Ballsy Breakfast

Breakfast

My niece Maureen, a seasoned professional who can help you reimagine education here, was inspired by John Steinbeck’s Breakfast to write the following:

Breakfast at the Commons by Maureen Powers

I never use an alarm clock. Before I fall asleep, I tell myself what time to get up. My body is very obedient. I am the manager on duty for breakfast at the Commons in Beloit, Wisconsin. Doors open at 6:30 sharp. I rub the sand out of my eyes and roll out of bed.

My foot lands on something hard in the pocket of the jeans I wiggled out of earlier. I try to stand on one leg to soothe the pain, lose my balance, and fall back onto the bed. I hit something solid. Leg bone. I don’t remember going to bed. I look at the rumpled covers and admit it’s not my room.

I lean in close to gather more clues. The smell of stale beer and tartar force me back. Male. The stubble on his chin confirms my suspicions. Unable to see the rest of his features due to the pillow over his face, I look around the room. The desk holds the usual college paraphernalia. An acoustic guitar in the corner doesn’t give me much to go on. I’m a sucker for a musician.

Sitting on the edge of the foreign mattress, pressing my hands against my throbbing head, I manage to find a fragment of memory. Beer pong and the manager at the C-Haus yelling, “last call.” I shake my head. My body always thinks it needs another beer when I know it doesn’t.

Shrugging my shoulders, I find the rest of last night’s casual ensemble and leave. Once outside, I turn around to identify the building. Not a frat house. There’s something.

Morning inches up between the buildings. The sky overhead looks as colorless as I feel. I know I’ll be late if I go to my dorm room first. I smell my pits and keep walking toward the red brick building flanked by white pillars. I am the responsible type. I show up on time.

I take the steps two by two. They trust me with the keys, so I open the door. I stand there for a moment, at the threshold, and let the weak morning glow slink into the dining room. I flip on the lights and watch the fluorescent bulbs flicker. I wonder at their struggle to shine.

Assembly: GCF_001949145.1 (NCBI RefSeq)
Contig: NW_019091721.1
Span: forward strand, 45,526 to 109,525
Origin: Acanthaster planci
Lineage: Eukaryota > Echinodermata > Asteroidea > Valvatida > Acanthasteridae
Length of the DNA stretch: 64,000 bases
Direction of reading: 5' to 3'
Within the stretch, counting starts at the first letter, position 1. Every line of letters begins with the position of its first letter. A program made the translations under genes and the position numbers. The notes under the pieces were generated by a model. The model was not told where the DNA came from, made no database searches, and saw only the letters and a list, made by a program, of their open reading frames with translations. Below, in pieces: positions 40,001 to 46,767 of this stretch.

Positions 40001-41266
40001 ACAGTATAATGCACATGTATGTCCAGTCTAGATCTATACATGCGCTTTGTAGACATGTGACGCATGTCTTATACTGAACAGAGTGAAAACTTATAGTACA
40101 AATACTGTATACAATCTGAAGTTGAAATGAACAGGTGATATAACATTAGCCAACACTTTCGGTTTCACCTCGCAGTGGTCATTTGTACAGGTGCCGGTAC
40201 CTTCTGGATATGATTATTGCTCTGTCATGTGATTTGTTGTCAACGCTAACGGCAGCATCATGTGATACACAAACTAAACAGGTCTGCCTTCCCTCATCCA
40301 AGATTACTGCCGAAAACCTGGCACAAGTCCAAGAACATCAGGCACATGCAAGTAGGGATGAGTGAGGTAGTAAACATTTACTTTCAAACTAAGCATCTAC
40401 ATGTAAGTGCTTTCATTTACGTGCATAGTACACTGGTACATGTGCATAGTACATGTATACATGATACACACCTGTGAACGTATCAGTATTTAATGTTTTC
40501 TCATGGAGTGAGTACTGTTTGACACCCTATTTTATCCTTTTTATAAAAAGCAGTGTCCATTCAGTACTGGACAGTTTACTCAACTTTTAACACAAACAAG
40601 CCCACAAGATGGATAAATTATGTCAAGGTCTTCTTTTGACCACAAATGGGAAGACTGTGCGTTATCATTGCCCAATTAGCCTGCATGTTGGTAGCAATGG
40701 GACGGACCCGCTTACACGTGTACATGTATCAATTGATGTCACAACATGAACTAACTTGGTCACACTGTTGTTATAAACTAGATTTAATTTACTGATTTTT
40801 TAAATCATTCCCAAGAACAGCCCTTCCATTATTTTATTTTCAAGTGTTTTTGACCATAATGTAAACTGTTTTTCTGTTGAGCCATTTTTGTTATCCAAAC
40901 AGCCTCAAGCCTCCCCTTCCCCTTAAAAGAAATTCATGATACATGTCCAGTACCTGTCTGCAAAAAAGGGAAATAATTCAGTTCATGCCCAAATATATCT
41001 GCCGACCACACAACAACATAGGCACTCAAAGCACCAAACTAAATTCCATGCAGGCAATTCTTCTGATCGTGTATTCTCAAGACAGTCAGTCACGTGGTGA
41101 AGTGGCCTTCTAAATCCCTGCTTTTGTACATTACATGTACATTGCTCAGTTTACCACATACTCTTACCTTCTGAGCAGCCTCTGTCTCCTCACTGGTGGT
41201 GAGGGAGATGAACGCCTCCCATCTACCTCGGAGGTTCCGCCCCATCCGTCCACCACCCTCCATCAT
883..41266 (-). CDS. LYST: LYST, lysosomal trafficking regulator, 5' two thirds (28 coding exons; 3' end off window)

Breakfast is waiting. I straighten my shoulders, stick my index finger in my mouth, and scrub my teeth with spit. I walk into the kitchen, think through the routine, and get started. My body knows what to do.

The clock over the grill section of the food line reads 6:15. I top off the last cereal container and wipe my hands on my shirt. Three short rings interrupt the silence. I walk quickly to the pale-yellow phone attached to the wall and answer.

“Commons. Maureen speaking… What? Seriously?… Dude, I have papers to write too. You think I’m writing them right now? No. I’m not. I am working. I am responsible.” With a small voice I eventually say, “Okay” and hang up.

The thirst I’ve been ignoring reaches a crisis point and I bend over the industrial sized sink and scoop water into my mouth with my hands. I splash a little on my face because I can still feel the beer buzz.

I open the double doors, and they are already there. Fresh, clean faces. Sober. Standing in line. I rush back behind the grill and take orders. Sunnyside up, over easy, scrambled. I go into automatic mode, and my mind returns to the black hole in my night. Early morning. The C-Haus closes at 3am.

“Poached” she says looking through me. “Poached?” I ask. She sighs like I am bothering her, “Yes.” I shake my head. “This is a grill, honey, no poached eggs.” I motion her on with my free hand, refusing to meet her eyes. I don’t see her either.

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